Is there any security benefit to OCSP stapling or is it purely for performance?
Is the performance benefit appreciable, or will it go relatively un-noticed?
No, there is virtually no performance hit to your own server for implementing OCSP Stapling. Your server will update the revocation status every 15 minutes or so, which involves one HTTP transaction to the OCSP Repsonder.
Most browsers do not implement any kind of public CRL because CRL doesn't scale. Indeed, that's why OCSP was proposed to replace it. Some browsers have a private internal CRL for well-known dangerous or exploited revoked certificates, but an ordinary small website owner cannot really get a revoked certificate added to that internal list.
Yes, I have implemented OCSP Stapling on some servers that I manage (Qualys SSL Labs - Projects / SSL Server Test / thedanzone.net). The only difficulty is getting the web server set up to properly serve stapled OCSP. This varies from web server to web server, so you'll have to refer to their documentation.
OCSP Stapling is purely a performance enhancement in theory. However, in practice, it does indeed improve security.
Online Certificate Status Protocol (OCSP) is a mechanism where a client browser can check a 3rd-party server to verify that a particular certificate is not revoked. This does indeed improve security, since the client browser will not show the secure content if the certificate comes back revoked. But because checking for revocation involves a second HTTP transaction to the certificate revocation server (termed the OCSP Responder), some browsers do not implement OCSP because of this performance hit (notably Google Chrome). There is also a privacy implication in that the browser is now telling a 3rd-party what site you're visiting because it has to ask the OCSP Responder for the revocation status.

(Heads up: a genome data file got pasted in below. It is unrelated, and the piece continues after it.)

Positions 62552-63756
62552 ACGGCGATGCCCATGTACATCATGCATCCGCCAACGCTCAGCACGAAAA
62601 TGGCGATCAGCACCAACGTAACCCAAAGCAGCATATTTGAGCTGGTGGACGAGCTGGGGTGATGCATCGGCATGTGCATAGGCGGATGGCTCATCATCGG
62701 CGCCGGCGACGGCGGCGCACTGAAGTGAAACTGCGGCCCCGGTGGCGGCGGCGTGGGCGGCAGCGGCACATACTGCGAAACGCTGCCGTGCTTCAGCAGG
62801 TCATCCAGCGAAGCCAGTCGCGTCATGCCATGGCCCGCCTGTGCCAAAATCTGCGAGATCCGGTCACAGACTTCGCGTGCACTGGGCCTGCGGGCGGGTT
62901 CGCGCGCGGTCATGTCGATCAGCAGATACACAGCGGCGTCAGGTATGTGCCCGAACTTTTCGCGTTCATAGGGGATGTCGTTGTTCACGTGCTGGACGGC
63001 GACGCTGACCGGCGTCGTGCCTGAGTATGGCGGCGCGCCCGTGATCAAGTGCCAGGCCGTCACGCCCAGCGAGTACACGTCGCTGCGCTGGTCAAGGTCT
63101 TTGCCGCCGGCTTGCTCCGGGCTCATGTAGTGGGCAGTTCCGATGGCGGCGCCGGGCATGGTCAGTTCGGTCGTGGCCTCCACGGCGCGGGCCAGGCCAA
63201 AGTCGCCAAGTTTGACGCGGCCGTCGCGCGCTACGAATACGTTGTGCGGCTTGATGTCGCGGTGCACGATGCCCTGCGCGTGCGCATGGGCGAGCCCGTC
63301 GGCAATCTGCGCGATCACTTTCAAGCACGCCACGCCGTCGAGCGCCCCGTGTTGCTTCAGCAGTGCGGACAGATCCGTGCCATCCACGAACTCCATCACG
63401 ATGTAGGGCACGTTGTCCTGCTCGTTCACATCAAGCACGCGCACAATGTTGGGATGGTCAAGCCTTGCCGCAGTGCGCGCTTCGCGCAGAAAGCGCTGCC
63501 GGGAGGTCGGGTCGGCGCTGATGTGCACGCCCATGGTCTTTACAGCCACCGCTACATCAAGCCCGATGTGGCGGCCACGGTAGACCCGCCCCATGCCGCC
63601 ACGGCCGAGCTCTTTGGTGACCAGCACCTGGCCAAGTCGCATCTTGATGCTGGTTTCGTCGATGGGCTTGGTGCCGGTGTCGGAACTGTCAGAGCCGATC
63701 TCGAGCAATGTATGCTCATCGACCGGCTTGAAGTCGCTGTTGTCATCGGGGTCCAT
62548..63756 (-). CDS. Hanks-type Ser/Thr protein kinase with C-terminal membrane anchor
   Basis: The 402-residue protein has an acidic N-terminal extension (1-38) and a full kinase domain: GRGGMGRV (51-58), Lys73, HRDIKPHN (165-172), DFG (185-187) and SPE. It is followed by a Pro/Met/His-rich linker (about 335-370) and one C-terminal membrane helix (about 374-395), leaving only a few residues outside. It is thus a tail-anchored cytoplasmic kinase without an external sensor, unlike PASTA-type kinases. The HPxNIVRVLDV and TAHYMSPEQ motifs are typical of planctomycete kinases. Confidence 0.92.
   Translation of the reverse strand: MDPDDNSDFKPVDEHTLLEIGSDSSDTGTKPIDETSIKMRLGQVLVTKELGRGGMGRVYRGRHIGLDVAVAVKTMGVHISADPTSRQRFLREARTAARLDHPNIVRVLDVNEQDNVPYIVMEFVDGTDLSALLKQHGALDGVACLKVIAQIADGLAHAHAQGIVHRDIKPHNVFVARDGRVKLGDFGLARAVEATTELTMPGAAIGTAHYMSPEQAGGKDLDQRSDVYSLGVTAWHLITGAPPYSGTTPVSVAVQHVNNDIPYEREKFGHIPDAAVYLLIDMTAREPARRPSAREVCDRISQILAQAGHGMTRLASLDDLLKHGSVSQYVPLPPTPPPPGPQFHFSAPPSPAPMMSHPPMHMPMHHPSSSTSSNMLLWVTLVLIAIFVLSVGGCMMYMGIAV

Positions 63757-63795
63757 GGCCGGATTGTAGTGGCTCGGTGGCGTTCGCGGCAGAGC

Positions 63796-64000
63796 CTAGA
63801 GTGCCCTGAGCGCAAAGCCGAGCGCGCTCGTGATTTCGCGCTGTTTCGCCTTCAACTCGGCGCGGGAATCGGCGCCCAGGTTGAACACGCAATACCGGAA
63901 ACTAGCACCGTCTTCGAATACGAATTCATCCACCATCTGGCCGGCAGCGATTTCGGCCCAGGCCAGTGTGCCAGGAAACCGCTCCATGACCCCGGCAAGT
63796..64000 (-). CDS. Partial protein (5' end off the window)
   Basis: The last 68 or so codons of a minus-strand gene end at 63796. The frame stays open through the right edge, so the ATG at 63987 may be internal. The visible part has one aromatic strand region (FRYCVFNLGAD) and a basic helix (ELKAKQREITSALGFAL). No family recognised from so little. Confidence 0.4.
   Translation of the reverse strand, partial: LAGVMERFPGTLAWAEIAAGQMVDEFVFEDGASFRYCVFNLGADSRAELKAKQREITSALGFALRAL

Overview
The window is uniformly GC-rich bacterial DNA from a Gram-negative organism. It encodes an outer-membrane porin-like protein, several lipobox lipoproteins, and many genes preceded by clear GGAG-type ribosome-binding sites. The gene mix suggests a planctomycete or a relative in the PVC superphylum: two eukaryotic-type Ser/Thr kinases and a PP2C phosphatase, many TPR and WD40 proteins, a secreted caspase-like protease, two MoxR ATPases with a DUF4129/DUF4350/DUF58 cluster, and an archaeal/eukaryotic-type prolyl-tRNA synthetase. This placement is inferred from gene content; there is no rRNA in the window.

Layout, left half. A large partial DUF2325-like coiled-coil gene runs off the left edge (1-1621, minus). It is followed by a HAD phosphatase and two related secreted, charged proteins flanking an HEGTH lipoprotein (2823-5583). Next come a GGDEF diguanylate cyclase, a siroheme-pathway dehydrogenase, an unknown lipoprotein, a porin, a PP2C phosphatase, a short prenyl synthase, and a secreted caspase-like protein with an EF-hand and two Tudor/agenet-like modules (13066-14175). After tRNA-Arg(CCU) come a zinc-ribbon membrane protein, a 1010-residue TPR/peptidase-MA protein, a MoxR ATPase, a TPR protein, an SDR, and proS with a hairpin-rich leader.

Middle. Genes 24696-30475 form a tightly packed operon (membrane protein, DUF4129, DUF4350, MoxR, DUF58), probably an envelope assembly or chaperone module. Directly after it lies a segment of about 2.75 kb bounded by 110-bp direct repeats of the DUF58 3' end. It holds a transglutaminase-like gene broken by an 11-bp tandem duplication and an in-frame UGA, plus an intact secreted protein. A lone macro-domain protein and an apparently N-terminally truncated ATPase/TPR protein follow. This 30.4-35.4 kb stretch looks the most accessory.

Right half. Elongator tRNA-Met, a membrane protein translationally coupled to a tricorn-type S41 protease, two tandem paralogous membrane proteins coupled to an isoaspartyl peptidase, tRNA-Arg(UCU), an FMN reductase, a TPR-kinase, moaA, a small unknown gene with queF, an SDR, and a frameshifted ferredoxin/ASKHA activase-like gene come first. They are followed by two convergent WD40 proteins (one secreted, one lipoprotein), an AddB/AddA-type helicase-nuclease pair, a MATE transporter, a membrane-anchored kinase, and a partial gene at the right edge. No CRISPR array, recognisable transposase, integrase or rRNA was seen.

OCSP Stapling gets around both the performance impact and the privacy issue by letting the original web server periodically query the OCSP Responder itself, and then serve clients both its own certificate as well as the proof from the OCSP Responder that the certificate isn't revoked. (i.e. the proof of non-revocation is "stapled" to the original certificate when sent to the client). Because this removes the performance hit for the client and the privacy issue, browsers are more likely to implement support for OCSP Stapling rather than just OCSP, thus it indirectly helps in security.
Ok great, that is some really useful information.
Will there be an extra performance hit on our own server if we use OCSP stapling?
If a browser can't use OCSP, will it automatically use CRL instead? Or do a lot of browsers not check either?
From what you are saying, it sounds as if OCSP stapling will be beneficial both from a performance and security aspect - so seems like a no brainer! Are there any pitfalls for me to be aware of?
Thanks a lot for your reply again Dan. I have become quite obsessed with optimising both the security and speed of the website - as it is both beneficial for our users and a bit of a challenge!
Having said that, I am on Apache 2.2.15 so it seems like I might be out of luck for now as OCSP stapling is not available!
Hopefully SPDY setup will be a little easier.
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